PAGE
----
Beaudoin said the Pasco school district is reaching out to families, individually about their services and therapies.
“I can say that my son did get his speech therapy this week, via Zoom,” she said.
If for some reason a family hasn’t already heard from their school, they should contact their school, she said.
The panelists also addressed the issue of parents trying to balance tele-working and the special education needs of their son or daughter.
Verra-Tirado addressed that question: “I can tell that’s been the main comment that I’ve received from parents during this time.
“My advice to them is that they need to balance what they’re doing with what their children are doing.
“It takes them being scheduled, just like their children are being scheduled.
“Schedule the more difficult work their child is doing, when their workload is not as heavy.
“That’s real stressor for a lot of our families. I’ve told them, it’s not worth stressing out for. We’re going to try to balance it as best we can.”
McDowell, who has a daughter with autism, offered this advice: “Take breaks.”
“We’ve just taken it one day at a time, and honestly, what’s really worked for me is reaching out to friends and family,” McDowell said, noting she belongs to a Facebook group for moms with kids with special needs.
Beaudoin advised parents to break down the work into manageable chunks, and to schedule the work in a way that works best for them.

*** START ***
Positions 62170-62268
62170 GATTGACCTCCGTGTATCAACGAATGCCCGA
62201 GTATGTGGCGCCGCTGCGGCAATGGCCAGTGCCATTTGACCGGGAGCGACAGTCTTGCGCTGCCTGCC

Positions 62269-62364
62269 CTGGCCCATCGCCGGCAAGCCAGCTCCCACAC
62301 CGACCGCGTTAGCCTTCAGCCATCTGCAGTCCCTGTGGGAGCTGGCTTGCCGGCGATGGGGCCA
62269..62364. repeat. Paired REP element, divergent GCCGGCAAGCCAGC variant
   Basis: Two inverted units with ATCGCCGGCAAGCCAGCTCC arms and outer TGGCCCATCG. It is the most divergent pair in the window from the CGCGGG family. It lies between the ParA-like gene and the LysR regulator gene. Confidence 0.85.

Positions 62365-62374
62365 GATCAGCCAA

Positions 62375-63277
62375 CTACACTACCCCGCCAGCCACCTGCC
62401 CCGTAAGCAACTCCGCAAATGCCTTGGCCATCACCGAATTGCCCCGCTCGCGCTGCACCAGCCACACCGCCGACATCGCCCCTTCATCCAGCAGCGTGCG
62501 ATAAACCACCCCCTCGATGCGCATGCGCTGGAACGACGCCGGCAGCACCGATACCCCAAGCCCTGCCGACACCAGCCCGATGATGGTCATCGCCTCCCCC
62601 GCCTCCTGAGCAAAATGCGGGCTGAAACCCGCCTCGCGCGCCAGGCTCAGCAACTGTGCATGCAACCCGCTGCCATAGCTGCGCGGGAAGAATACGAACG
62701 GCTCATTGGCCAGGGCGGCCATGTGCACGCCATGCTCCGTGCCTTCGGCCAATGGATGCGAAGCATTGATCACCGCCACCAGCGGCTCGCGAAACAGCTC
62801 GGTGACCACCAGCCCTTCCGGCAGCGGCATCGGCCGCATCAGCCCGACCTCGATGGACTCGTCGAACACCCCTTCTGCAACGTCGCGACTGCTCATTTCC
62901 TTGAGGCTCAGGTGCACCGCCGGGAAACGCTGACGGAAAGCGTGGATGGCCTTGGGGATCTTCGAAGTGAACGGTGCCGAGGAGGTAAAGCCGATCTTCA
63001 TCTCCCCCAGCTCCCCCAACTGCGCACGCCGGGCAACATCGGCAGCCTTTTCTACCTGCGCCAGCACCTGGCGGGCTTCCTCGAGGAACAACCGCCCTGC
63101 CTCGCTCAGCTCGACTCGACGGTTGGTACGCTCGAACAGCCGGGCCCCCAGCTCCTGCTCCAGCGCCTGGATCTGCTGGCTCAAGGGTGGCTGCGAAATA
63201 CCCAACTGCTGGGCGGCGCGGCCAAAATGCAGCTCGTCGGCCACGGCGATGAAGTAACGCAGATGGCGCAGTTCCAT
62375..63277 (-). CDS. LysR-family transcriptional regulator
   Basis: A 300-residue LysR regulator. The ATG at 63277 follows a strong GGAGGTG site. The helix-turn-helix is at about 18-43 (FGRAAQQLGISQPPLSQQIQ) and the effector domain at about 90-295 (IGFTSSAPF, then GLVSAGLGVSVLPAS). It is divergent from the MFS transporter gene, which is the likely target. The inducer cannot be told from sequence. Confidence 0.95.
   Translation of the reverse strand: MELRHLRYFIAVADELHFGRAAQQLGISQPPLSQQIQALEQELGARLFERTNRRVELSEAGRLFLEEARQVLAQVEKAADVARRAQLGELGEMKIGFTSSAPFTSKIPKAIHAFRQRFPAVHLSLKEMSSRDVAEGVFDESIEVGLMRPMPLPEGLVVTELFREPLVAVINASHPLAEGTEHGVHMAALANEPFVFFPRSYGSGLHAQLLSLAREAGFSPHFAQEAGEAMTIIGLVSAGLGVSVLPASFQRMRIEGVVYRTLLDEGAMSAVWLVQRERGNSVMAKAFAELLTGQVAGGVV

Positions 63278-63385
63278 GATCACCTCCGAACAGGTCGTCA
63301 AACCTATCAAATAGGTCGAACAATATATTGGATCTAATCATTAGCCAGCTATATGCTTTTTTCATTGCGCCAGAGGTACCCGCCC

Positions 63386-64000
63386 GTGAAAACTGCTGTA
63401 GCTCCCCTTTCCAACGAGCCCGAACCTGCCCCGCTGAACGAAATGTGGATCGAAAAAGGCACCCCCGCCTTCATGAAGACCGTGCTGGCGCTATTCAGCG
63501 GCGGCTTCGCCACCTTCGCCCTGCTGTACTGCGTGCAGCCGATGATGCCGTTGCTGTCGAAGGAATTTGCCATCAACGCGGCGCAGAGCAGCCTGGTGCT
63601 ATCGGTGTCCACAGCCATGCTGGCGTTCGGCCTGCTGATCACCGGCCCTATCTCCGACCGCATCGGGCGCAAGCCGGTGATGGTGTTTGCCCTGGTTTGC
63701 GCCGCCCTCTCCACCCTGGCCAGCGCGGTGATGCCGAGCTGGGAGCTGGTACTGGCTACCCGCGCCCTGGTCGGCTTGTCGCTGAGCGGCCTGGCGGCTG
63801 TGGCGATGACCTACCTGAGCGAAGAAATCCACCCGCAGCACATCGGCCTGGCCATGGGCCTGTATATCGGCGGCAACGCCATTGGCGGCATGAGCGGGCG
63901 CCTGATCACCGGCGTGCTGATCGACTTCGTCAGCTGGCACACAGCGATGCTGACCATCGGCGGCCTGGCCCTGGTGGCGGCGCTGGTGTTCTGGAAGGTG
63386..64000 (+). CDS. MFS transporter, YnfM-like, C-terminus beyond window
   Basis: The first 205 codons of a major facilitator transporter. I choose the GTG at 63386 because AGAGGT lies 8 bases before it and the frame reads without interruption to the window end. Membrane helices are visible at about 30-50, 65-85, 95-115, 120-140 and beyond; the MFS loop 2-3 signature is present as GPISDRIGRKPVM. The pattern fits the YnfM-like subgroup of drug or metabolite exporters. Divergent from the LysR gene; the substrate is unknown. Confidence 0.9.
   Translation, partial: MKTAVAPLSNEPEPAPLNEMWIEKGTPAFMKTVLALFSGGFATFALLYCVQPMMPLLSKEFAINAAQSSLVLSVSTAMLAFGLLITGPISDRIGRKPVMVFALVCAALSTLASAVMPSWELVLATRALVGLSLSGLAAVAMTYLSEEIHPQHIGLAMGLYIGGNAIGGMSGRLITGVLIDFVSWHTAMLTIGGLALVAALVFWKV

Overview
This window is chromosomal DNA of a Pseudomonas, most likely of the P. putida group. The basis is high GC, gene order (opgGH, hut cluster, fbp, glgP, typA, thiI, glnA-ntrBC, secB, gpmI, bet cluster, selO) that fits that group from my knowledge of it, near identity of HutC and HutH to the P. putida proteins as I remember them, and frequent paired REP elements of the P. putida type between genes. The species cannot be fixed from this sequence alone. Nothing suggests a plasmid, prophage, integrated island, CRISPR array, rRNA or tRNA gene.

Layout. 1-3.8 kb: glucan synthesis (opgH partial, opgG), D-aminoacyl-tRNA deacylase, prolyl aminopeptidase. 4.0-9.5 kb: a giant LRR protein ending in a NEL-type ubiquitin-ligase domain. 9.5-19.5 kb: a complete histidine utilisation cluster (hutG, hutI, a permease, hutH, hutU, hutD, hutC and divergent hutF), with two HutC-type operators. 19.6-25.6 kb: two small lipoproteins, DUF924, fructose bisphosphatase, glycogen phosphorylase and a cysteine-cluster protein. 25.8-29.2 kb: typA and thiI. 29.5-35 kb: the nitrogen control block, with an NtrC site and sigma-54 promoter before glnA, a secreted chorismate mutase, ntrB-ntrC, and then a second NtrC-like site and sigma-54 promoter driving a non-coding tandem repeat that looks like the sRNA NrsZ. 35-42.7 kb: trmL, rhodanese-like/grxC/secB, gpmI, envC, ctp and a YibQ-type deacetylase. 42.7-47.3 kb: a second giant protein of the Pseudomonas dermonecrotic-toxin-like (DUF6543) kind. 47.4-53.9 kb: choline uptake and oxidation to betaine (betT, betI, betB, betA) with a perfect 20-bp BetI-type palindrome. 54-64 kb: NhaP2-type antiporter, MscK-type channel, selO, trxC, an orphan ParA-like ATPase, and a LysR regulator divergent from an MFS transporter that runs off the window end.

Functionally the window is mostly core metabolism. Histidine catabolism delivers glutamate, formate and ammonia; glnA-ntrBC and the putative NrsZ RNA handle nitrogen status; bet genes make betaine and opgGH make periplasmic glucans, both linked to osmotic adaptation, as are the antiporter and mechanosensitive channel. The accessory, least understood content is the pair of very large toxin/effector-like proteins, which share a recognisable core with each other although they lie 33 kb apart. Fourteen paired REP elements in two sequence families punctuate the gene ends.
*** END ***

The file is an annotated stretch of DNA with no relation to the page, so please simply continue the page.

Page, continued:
“Keep in mind, we have a lot of flexibility. Just reach out to your child’s teacher. Our administrators and our teachers know that they have flexibility, and they’re going to work with families.
“Don’t wait until you’re feeling so frustrated and upset. Just reach out and you can make adjustments,” Beaudoin said.
She also recommended seeking out support groups, which can provide excellent information about resources that are available.
Provide opportunities to ‘virtually socialize’
Others asked for guidance on how to keep kids motivated, and how to create opportunities for them to interact with friends, while away from school.
As for socializing, McDowell said her daughter Skypes with friends and in-laws, and plays online games.
Her daughter also interacts with others via phone, Chat, Zoom and FaceTime.
Having ways for students to see each other and their teacher is important, Kellar said.
“That social aspect of education is a huge part, that you forget about it sometimes, you’re so concentrated on getting the curriculum,” she said.
Verra-Tirado agreed: “We’re hearing that all over the state. That can completely change a youngster’s day.”
When students are able to see teachers and friends, it’s reassuring to students, she said.